Roger Federer defeated Andy Murray and 62 million citizens of Great Britain Sunday to win his 7th Wimbledon championship and his 17th major championship. Federer cemented his status as the greatest male tennis player that has ever lived by also incredibly climbing back to #1 in the world at the age of 30. The four set victory in the Wimbledon Final was just as notable for the performance of Murray, though. The first Brit to appear in the Final since 1938, and seeking to be the first British champion since 1936, Murray won the first set before succombing to Federer’s elegance.
But in defeat, Andy Murray provided one of the most poignant moments of the year in sports. It was just a brief reminder about why we care way more than we should about these games. As Murray addressed his home crowd, he started breaking up to the massive cheers at Center Court in a scene that will stand as one of the most memorable at Wimbledon.
Some bonus thoughts on ESPN’s Wimbledon coverage after the jump…
ESPN took over full control of Wimbledon this year from NBC. Like the network’s soccer coverage, the way ESPN does tennis brings out the best of Bristol. It’s understated and focuses on the actual event instead of the debates and stories created about the event. It’s almost like these two weeks at Wimbledon were a vacation from the neverending caterwauling of noise that’s all too common.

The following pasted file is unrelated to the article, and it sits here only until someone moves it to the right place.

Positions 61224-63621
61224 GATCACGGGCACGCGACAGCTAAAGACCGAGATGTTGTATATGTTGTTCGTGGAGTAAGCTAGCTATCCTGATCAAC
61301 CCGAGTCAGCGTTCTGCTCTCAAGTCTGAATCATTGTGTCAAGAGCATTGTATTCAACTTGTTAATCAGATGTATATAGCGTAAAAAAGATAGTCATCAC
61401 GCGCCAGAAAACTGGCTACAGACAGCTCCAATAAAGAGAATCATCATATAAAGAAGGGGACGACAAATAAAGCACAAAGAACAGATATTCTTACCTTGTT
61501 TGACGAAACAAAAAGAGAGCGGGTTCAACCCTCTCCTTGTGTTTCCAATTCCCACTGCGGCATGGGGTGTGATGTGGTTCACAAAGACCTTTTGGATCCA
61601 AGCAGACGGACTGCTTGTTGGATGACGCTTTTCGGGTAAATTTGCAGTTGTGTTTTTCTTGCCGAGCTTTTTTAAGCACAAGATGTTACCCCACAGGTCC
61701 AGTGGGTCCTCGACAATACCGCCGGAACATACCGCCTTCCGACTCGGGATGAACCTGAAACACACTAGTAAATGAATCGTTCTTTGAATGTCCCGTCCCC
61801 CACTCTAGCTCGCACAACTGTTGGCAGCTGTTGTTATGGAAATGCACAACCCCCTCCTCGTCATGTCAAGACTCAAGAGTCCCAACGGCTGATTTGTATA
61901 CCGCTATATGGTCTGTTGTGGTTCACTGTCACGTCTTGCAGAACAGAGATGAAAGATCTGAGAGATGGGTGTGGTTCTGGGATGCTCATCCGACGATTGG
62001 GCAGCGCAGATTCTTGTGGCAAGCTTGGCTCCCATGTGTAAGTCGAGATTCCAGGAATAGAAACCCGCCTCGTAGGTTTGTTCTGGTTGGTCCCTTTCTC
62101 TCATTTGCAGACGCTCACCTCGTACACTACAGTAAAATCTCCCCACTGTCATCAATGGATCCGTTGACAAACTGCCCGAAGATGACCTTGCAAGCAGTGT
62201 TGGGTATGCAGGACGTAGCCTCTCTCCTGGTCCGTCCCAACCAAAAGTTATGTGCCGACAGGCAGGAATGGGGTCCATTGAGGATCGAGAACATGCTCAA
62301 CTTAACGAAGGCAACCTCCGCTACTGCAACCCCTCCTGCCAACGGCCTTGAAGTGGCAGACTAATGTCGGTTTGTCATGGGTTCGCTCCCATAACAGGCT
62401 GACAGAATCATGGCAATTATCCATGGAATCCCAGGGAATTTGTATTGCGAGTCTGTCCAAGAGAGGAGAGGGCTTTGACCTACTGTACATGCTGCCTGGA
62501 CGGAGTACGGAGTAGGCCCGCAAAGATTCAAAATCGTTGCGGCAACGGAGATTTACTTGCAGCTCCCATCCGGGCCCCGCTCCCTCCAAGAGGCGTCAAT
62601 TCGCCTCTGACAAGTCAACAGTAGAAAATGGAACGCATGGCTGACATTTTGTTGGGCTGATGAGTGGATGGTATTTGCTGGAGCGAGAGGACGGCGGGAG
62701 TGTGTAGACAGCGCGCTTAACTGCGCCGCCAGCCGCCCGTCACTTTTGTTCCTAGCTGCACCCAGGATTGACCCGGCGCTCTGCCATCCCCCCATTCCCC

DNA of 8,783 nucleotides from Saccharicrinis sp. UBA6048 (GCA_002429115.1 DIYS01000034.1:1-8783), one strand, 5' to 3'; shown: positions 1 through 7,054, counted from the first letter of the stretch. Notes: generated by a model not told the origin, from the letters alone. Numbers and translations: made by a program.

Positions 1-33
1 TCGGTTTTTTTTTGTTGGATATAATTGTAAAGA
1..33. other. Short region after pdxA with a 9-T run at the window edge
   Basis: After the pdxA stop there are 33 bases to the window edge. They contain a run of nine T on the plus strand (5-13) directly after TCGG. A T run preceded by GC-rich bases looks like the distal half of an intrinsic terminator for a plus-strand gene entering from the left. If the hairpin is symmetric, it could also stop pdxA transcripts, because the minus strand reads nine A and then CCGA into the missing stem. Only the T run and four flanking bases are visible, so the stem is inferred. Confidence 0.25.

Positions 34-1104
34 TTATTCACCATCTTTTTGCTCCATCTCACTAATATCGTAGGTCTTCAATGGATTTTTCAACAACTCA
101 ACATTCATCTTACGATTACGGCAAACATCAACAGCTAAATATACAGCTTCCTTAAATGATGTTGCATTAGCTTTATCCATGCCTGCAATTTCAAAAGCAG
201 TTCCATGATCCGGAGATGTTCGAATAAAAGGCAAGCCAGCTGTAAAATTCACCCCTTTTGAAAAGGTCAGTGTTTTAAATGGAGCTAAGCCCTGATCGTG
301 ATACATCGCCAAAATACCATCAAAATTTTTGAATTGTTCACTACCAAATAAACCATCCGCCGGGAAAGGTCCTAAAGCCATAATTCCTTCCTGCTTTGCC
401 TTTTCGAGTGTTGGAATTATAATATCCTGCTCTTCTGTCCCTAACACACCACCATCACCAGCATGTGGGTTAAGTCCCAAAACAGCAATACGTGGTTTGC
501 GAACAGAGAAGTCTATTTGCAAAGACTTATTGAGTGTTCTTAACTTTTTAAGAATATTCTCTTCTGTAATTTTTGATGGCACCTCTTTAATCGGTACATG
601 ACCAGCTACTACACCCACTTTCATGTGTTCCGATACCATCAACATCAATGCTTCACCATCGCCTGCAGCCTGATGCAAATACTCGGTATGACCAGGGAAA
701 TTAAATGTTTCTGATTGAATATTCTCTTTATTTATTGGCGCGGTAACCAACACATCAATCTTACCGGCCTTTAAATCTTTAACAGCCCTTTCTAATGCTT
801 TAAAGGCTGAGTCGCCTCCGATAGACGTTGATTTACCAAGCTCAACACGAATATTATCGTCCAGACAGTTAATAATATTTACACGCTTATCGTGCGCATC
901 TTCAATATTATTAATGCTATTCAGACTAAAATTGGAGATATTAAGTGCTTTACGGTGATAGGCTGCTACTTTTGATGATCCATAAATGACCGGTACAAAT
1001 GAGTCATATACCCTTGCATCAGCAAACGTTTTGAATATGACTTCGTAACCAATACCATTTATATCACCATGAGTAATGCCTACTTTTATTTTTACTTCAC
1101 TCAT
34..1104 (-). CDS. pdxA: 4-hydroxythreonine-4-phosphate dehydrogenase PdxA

The coverage isn’t perfect as some of the conflicts of interest have been well documented, but I generally like all of ESPN’s tennis personalities. From Chris McKendry and Hannah Storm in the studio to Chris Evert, Darren Cahill, Mary Jo Fernandez, Brad Gilbert and the McEnroe brothers to Cliff Drysdale, Mike Tirico, and Chris Fowler. Top to bottom this is a really good group.
Chris Fowler has taken on the lead play by play role and done it very well, partnering with Chris Evert for the women’s final and John & Patrick McEnroe for the men’s final. Sorry… I meant Ladies’ and Gentleman’s finals, excuse me. John McEnroe’s addition was a no-brainer for ESPN as he’s proven over the years to be one of the best analysts regardless of sport.
It’s fascinating though to see guys like Fowler and Tirico add to their more notable roles with college football and the NFL. Tennis is at the complete opposite end of the spectrum when it comes to pure play by play and covering the sport, but the skill of Fowler and Tirico is truly evident in how well they can transition. From watching Wimbledon this week, you’d think they’d been broadcasting Wimbledon for 20 years.
But best of all? Everything from Wimbledon was live, as it should have been all along.